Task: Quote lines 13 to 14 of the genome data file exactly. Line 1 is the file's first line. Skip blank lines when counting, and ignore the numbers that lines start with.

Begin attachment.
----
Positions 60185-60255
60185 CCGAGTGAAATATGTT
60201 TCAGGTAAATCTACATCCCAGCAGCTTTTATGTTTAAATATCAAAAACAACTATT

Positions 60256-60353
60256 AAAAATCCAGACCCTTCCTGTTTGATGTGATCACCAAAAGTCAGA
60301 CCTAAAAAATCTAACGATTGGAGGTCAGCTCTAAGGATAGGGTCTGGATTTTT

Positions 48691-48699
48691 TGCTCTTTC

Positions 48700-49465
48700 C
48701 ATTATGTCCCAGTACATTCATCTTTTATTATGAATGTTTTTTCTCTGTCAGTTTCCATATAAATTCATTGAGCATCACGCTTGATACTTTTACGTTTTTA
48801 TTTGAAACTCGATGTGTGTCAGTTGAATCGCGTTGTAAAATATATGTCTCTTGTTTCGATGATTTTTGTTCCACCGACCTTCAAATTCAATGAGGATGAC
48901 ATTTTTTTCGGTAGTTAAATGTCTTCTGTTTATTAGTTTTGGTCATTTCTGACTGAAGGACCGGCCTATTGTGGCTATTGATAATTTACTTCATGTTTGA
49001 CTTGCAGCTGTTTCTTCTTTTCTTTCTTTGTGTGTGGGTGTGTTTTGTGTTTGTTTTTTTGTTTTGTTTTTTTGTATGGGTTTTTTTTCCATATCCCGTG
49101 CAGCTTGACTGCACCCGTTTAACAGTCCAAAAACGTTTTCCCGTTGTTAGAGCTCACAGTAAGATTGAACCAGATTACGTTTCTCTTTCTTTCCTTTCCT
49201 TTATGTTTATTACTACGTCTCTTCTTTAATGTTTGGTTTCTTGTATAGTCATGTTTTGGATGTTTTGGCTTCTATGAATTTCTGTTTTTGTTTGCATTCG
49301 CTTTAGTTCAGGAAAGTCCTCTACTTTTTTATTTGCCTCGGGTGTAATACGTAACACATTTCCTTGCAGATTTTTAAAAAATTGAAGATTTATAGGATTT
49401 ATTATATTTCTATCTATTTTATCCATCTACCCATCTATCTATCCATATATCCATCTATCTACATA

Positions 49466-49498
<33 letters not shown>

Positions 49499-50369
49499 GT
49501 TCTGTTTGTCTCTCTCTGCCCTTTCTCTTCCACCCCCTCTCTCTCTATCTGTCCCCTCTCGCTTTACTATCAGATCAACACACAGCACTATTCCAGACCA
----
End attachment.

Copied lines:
48901 ATTTTTTTCGGTAGTTAAATGTCTTCTGTTTATTAGTTTTGGTCATTTCTGACTGAAGGACCGGCCTATTGTGGCTATTGATAATTTACTTCATGTTTGA
49001 CTTGCAGCTGTTTCTTCTTTTCTTTCTTTGTGTGTGGGTGTGTTTTGTGTTTGTTTTTTTGTTTTGTTTTTTTGTATGGGTTTTTTTTCCATATCCCGTG